Mediator is a large, multisubunit complex that is essential for transcription of mRNA by RNA Pol II in eukaryotes and is believed to bridge transcriptional activators and the general transcription machinery. However, several recent studies suggest that the requirement for Mediator during transcriptional activation is not universal, but rather activator dependent, and may be indirect for some genes. Here we have investigated Mediator association with several constitutively transcribed genes in yeast by comparing a yeast strain that harbors a temperature-sensitive mutation in an essential Mediator subunit, Srb4, with its wild-type (WT) counterpart. We find modest association of Mediator with constitutively active genes and show that this association is strongly decreased in srb4 ts yeast, whereas association with a nontranscribed region or repressed gene promoters is lower and unaffected in the mutant yeast. The tail module of Mediator remains associated with ribosomal protein (RP) gene promoters in srb4 ts yeast, while subunits from the head and middle modules are lost. Tail module association at Rap1-dependent gene promoters is lost in rap1 ts yeast, indicating that Rap1 is required for Mediator recruitment at these gene promoters and that its recruitment occurs via the tail module. Pol II association is also rapidly and severely affected in srb4 ts yeast, indicating that Mediator is directly required for pol II association at constitutively transcribed genes. Our results are consistent with Mediator functioning as a general transcription factor in yeast.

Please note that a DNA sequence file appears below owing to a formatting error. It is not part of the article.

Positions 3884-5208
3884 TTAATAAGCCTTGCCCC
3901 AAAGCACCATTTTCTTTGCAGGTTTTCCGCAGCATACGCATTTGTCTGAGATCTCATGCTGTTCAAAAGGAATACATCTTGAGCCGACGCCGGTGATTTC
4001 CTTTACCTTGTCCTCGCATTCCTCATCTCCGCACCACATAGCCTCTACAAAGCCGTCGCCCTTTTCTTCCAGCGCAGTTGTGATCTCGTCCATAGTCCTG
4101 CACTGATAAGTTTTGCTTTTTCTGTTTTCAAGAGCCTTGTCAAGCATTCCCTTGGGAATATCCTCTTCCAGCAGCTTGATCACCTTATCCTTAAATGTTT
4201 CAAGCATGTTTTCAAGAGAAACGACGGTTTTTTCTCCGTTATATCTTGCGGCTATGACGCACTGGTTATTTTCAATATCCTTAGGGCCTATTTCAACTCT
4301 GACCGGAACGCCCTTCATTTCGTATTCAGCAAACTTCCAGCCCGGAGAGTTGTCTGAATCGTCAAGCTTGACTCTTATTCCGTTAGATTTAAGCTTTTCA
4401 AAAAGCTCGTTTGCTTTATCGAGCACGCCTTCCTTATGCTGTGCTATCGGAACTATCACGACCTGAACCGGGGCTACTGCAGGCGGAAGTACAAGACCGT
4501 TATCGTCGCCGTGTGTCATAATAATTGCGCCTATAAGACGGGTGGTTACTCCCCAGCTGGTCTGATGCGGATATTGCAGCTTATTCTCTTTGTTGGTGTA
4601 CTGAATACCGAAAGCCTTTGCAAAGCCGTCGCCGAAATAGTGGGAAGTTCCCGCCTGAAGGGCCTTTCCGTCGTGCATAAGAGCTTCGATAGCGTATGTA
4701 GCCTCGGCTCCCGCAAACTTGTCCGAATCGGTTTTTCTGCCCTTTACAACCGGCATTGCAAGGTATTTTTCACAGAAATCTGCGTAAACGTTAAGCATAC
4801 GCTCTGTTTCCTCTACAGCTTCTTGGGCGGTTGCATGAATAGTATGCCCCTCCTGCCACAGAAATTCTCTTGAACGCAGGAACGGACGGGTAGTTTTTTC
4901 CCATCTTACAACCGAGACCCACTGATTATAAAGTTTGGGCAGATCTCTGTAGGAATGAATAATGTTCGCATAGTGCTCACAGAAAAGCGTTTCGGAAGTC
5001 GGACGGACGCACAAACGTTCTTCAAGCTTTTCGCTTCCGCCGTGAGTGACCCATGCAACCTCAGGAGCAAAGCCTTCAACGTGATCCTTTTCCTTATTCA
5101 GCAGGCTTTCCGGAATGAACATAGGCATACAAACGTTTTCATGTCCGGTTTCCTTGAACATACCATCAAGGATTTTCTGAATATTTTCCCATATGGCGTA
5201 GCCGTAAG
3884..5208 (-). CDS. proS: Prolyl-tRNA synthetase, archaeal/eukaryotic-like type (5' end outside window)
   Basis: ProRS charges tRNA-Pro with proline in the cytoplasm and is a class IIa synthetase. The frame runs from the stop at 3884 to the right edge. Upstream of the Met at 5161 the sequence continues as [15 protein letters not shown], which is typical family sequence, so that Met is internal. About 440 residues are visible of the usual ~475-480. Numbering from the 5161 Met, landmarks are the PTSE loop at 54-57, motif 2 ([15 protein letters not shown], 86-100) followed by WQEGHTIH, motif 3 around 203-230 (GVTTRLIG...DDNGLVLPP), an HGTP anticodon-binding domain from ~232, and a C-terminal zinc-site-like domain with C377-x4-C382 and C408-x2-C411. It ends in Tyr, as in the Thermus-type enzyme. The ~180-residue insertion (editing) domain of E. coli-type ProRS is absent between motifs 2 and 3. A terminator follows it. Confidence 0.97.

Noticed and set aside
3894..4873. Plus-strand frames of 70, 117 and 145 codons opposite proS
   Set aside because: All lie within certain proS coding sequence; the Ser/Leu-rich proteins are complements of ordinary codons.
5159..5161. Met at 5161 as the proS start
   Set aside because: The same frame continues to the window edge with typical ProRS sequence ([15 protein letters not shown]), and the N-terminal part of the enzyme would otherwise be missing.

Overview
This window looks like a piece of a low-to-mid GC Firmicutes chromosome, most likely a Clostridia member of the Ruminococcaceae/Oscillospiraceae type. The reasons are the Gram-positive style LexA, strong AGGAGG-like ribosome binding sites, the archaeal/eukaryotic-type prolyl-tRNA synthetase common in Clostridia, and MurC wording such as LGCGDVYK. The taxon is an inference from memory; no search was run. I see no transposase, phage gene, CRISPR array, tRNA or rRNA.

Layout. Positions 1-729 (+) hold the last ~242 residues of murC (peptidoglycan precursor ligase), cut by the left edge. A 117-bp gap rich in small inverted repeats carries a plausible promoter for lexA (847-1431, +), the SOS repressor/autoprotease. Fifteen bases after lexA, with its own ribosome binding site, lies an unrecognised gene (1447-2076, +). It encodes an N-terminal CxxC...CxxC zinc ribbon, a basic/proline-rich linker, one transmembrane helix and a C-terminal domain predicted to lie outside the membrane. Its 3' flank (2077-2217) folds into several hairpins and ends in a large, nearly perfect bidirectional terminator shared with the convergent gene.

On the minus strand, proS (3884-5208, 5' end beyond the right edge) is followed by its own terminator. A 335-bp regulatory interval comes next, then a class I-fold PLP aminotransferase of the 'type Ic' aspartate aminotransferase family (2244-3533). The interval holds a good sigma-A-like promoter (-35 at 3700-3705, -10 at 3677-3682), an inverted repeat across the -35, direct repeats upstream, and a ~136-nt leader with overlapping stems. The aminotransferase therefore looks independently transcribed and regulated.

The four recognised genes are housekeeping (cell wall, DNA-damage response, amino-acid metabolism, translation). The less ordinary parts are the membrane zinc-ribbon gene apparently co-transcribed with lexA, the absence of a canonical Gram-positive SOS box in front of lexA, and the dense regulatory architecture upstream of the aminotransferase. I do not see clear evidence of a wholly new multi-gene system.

|Number of pages||6|
|Journal||Proceedings of the National Academy of Sciences of the United States of America|
|Publication status||Published - Sept 29 2009|
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